Overturning of Prop. 8 affects individuals, states
July 1, 2013 1:15 a.m.
It was hard for them to tell their 5-year-old son about Proposition 8.
UCLA alumnus Larry Riesenbach married his husband, Tim Ky, shortly before Proposition 8 was approved by California voters, banning same-sex marriage. The law that said same-sex couples should not be allowed to wed still caused their family emotional pain, Riesenbach said.
The couple fought the same-sex marriage ban by going to locally organized rallies, holding family fundraisers, and sitting at a table at their local farmer’s market on the weekends to talk to people about Prop. 8.
Wednesday morning, Riesenbach and Ky took off work so they could be home together when the Supreme Court’s ruling on Prop. 8 came out.
When the couple learned Prop. 8 was sent back to the state and they would be recognized by the federal government, they held each other and Riesenbach said he started to cry.
“It’s really nice to be able to tell (our son) … our family is no different,” Ky said. “The law of the land has recognized us as a family unit, without any qualifications or differences.”
On Wednesday, the Supreme Court sent a case concerning Prop. 8, which banned same-sex marriage in California, back to the state. The court said that proponents of Prop. 8 had no authority to defend it in court because state officials were responsible for doing so.
But state officials refused to defend it in court and, two days later, the Ninth Circuit Court of Appeals lifted the stay on an injunction that told state officials to stop enforcing Prop. 8.
That same day, the state’s Department of Public Health ordered state counties to begin issuing marriage licenses to same-sex couples and California had its first same-sex marriage in five years.
After the historic announcements last week, members of the lesbian, gay, bisexual and transgender community celebrated across the country. Some gathered outside the Supreme Court and at the steps of the Sacramento Capitol Building. Others rejoiced with their partners in their homes.
Wendy Motch, associate director of program operations at UCLA Recreation, woke up early Wednesday morning to find out what the Supreme Court decided.
She said she cried tears of joy when she learned she could marry her partner of five years.
“I had an overwhelming feeling of, ‘It’s about time,’” Motch said.
While many celebrated, however, some questioned the way Prop. 8 was overturned.
UCLA law professor Eugene Volokh said Prop. 8 was an “unusual” case, since the voter-approved measure was nullified because state officials themselves were opposed to the measure and refused to defend it in on appeal.
The California governor, president pro tempore of the senate, speaker of the assembly and attorney general have all voiced support for same-sex marriage.
“In future cases if there is some initiative … that the state government refuses to defend, then in that case it could be invalidated without any real possibility for higher courts to consider the issue,” Volokh said.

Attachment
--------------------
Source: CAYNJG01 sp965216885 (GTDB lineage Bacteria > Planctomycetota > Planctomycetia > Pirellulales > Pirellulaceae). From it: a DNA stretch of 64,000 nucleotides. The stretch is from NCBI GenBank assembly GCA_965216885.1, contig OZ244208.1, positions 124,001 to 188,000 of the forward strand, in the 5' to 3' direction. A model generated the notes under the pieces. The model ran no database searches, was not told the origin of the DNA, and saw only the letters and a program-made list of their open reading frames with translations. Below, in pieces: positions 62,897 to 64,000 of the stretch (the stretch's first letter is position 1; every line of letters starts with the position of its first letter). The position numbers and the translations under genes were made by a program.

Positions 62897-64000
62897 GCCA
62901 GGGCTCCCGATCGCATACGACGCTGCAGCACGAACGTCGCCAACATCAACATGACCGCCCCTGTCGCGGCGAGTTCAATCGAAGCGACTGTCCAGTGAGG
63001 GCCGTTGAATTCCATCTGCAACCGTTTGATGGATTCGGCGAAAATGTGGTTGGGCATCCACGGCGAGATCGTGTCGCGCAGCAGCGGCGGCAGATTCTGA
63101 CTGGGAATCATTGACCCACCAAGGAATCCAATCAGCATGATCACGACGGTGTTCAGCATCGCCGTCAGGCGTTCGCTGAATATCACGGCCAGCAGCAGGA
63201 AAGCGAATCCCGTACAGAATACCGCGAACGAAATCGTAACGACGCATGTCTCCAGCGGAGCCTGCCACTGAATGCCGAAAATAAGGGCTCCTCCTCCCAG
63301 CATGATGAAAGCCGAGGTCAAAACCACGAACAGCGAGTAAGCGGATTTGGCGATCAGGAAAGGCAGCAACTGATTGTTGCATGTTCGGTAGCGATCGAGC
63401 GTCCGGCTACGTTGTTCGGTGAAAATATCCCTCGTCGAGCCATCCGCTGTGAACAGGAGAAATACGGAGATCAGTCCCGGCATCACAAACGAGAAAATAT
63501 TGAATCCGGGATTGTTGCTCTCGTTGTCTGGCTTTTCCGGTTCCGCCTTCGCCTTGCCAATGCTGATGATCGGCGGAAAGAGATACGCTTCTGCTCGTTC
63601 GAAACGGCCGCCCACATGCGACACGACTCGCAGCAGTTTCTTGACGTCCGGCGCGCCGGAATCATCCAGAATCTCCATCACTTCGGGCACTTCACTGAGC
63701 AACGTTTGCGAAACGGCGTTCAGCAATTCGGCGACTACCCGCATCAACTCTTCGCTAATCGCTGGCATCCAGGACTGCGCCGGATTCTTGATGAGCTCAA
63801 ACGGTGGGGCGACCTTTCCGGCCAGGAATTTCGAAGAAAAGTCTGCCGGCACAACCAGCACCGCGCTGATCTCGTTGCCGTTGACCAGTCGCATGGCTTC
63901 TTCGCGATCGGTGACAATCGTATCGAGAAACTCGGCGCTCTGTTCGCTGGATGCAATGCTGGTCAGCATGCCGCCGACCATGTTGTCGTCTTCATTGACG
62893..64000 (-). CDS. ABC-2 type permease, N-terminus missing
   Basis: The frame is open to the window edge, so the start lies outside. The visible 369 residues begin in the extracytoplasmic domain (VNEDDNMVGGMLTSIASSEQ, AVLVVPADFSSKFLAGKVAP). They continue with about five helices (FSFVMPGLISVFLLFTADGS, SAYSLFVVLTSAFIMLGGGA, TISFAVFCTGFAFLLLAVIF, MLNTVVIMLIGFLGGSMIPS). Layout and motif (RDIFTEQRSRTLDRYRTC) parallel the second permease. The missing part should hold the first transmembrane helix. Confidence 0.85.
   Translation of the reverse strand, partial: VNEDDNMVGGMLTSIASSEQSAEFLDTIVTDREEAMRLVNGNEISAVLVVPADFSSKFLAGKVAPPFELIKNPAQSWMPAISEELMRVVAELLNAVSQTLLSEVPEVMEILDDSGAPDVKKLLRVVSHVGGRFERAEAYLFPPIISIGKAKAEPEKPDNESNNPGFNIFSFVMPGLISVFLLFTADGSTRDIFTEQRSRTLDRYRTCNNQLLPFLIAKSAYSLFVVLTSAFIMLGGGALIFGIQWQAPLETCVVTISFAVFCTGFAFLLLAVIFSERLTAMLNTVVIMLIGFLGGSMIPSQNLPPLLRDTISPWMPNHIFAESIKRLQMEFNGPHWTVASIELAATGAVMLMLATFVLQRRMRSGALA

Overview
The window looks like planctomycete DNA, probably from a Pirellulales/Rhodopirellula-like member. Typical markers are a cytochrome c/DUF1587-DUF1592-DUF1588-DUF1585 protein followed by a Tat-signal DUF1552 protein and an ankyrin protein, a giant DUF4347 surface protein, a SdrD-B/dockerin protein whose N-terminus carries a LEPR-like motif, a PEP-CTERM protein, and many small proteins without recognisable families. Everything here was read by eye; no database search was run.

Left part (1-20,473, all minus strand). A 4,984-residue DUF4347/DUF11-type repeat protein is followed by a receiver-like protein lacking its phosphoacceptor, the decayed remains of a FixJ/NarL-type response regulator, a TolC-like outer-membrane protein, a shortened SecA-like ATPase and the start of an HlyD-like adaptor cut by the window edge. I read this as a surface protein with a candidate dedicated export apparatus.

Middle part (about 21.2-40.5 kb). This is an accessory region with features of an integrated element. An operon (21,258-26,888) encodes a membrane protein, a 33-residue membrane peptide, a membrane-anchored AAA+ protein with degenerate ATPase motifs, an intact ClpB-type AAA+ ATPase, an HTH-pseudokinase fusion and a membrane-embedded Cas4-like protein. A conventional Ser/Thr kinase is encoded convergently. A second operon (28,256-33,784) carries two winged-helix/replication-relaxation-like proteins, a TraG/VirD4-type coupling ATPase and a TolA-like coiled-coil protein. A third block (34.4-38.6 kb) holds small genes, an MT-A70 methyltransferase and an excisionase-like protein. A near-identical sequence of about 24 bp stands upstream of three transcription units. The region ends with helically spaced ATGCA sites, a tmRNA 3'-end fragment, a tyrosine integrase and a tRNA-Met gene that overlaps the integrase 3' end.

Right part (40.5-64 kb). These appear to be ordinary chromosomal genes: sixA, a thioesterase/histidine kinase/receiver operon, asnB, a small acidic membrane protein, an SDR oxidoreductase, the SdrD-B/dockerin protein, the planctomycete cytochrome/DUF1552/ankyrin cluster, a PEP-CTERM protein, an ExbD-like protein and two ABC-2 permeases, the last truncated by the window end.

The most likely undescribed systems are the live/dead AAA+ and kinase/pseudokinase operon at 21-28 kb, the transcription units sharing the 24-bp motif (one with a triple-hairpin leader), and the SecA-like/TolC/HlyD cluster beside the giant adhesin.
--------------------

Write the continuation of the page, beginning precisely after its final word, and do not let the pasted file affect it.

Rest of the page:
The lifting of the stay was a move that angered supporters of Prop. 8, who said the vote of the people had been unfairly invalidated.
“The resumption of same-sex marriage this day has been obtained by illegitimate means,” said Andy Pugno, general counsel for the ProtectMarriage.com Coalition, which defended Prop. 8. “If our opponents rejoice in achieving their goal in a dishonorable fashion, they should be ashamed.”
On Saturday, supporters of Prop. 8 challenged the resumption of same-sex marriage in California and asked the Supreme Court to overrule the Ninth Circuit Court of Appeals’ lifting of the stay.
The Alliance Defending Freedom, which sent an emergency application to the Supreme Court Saturday, said that the appeals court was required to wait 25 days until the Supreme Court issued its official, certified copy of its decision before taking action.
On Sunday, however, Supreme Court Justice Anthony Kennedy rejected the request without comment.
Since the Supreme Court ruled that only California officials could defend Prop. 8 in court, the state’s action can only be challenged if there is enough political backlash from the people, Volokh said.
But he added such an event seems to not have happened. Popular opinion in California has shifted toward supporting same-sex marriage in the past five years, according to recent polls.
The Supreme Court also struck down a part of the 1996 Defense of Marriage Act last week that denied federal recognition and benefits to same-sex marriages. The Court affirmed that married same-sex couples are entitled to the same federal rights and benefits as other married couples.
The decision grants federal recognition to married same-sex couples, but it does not force all states to legalize gay marriage.
The ruling, however, might make it difficult for the 37 states that do not allow same-sex marriage to continue doing so, said Brad Sears, executive director of the UCLA Williams Institute.
On their way to West Hollywood to celebrate the Supreme Court decisions on Wednesday, Riesenbach and Ky said that, though they are happy about the outcomes of the court rulings this past week, they will not stop their activism.
“We really need to celebrate these victories and pick up the fight again to make sure the remaining 37 states have full marriage equality for all,” Riesenbach said.
Contributing reports by Amanda Schallert, Bruin senior staff.